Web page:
LISBON, Portugal ― In patients with advanced metastatic breast cancer, an increase in progression-free survival (PFS) was associated with a better quality of life for a longer period.
The new results come from an analysis of data from the phase 3 PALOMA-2, which investigated the use of palbociclib (Ibrance, Pfizer) plus letrozole (Femara, Novartis) in women with estrogen receptor–positive human epidermal growth factor receptor 2–negative metastatic breast cancer. The main results from this trial show that palbociclib with letrozole improved PFS by 10 months compared to letrozole therapy alone (24.8 months vs 14.5 months).
A new analysis of the data shows that for patients in either treatment arm whose disease took longer to progress, there was a significantly greater delay in the time it took for their health-related quality of life (QoL) to deteriorate compared to patients who had experienced progression earlier. Health-related QoL was maintained for a median of 29 months vs 19 months, reported Nadia Harbeck, MD, PhD, head of the Breast Cancer Center at the University of Munich, Germany.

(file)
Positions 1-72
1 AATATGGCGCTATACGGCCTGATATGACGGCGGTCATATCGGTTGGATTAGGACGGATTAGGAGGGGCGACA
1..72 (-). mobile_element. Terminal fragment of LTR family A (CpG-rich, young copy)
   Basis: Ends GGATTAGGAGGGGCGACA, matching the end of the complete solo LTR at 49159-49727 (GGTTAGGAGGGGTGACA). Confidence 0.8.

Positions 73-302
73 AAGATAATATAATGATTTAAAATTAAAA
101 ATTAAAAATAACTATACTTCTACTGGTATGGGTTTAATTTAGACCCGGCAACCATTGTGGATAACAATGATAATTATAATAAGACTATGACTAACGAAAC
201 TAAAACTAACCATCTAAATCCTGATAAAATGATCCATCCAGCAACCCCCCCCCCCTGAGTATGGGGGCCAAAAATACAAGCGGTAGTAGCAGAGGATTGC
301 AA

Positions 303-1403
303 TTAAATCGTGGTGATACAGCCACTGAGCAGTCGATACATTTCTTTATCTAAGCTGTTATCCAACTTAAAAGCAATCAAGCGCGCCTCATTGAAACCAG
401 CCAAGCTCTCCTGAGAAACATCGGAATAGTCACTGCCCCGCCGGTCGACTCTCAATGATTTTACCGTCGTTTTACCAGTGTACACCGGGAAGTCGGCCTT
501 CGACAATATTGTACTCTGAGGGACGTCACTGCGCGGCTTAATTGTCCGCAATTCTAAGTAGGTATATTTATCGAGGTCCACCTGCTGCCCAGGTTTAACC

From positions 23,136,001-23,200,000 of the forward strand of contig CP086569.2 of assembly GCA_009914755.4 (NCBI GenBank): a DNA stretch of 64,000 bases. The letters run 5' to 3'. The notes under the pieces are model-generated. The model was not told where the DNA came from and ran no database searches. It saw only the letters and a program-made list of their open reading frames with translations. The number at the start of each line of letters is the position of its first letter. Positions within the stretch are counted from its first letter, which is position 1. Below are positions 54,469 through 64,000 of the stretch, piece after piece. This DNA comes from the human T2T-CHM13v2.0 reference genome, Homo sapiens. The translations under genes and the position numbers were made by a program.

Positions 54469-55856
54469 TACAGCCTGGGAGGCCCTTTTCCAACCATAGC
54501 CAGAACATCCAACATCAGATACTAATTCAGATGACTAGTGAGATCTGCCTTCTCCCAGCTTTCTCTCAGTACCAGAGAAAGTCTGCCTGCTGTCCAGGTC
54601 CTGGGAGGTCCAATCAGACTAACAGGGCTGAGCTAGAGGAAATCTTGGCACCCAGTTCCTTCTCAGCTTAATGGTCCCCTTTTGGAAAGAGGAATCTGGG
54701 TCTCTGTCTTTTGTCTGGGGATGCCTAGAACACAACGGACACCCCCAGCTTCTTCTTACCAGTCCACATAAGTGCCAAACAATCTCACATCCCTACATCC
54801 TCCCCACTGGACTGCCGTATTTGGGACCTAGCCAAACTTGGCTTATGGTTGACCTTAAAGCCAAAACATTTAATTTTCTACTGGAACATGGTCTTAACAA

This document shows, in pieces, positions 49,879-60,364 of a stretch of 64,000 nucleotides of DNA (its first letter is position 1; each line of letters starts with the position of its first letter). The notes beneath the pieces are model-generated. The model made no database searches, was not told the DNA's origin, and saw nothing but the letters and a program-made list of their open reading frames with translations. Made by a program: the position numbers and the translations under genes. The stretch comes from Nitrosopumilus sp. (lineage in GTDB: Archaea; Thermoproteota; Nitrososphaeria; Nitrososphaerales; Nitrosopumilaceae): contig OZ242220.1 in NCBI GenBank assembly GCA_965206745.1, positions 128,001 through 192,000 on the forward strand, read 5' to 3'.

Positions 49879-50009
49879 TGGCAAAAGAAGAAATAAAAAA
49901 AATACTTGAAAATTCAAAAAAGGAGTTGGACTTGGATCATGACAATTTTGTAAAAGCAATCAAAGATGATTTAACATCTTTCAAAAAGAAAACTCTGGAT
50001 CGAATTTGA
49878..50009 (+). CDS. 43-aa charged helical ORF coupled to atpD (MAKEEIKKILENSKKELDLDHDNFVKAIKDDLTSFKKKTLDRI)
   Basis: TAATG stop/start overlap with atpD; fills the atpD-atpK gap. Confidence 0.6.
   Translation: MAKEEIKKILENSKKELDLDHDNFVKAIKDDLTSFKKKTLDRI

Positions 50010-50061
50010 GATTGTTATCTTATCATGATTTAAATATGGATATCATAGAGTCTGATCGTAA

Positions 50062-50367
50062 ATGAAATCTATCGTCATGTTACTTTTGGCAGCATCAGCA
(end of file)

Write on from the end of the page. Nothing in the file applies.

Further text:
She was speaking here at the Advanced Breast Cancer Fourth International Consensus Conference (ABC 4).
"The results could imply that delay in progression-free survival could help to delay deterioration of patient-reported quality of life" in this patient population, Dr Harbeck commented.
"This could be of great value to these patients, for whom there are currently no curative therapies," she added.
"Advanced breast cancer is, for the moment, an incurable disease, and, therefore, a balance between quantity and quality of life is of extreme importance to patients," said conference chair Fatima Cardoso, MD, director of the breast unit here at the Champalimaud Clinical Center, in a statement.
Approached for comment, Eric P. Winer, MD, professor of medicine at Harvard Medical School and director of the breast oncology center at Dana-Farber Cancer Institute, Boston, Massachusetts, noted that the new analysis is exploratory.
The findings were not specific to either treatment arm (ie, palbociclib with letrozole vs letrozole alone), he noted. "Essentially, each had the same finding, that QoL was less likely to deteriorate in patients whose disease remained under control."
Although the analysis does not prove that prolongation of PFS in this setting was associated with less of a decrease in QoL or better quality of life, the findings are still "reassuring," he said.
"If you can slow disease progression in MBC [metastatic breast cancer] by palbociclib and endocrine therapy, it is very meaningful for patients, as you can slow deterioration of QoL," Dr Winer said.
He added, "QoL is usually very good at the beginning of the first endocrine-based treatment in MBC, and severe symptoms are rare. Thus, QoL will not be improved substantially by any cancer drug. But if we can help patients to live longer without disease progression, we will be able to help them to maintain a good QoL."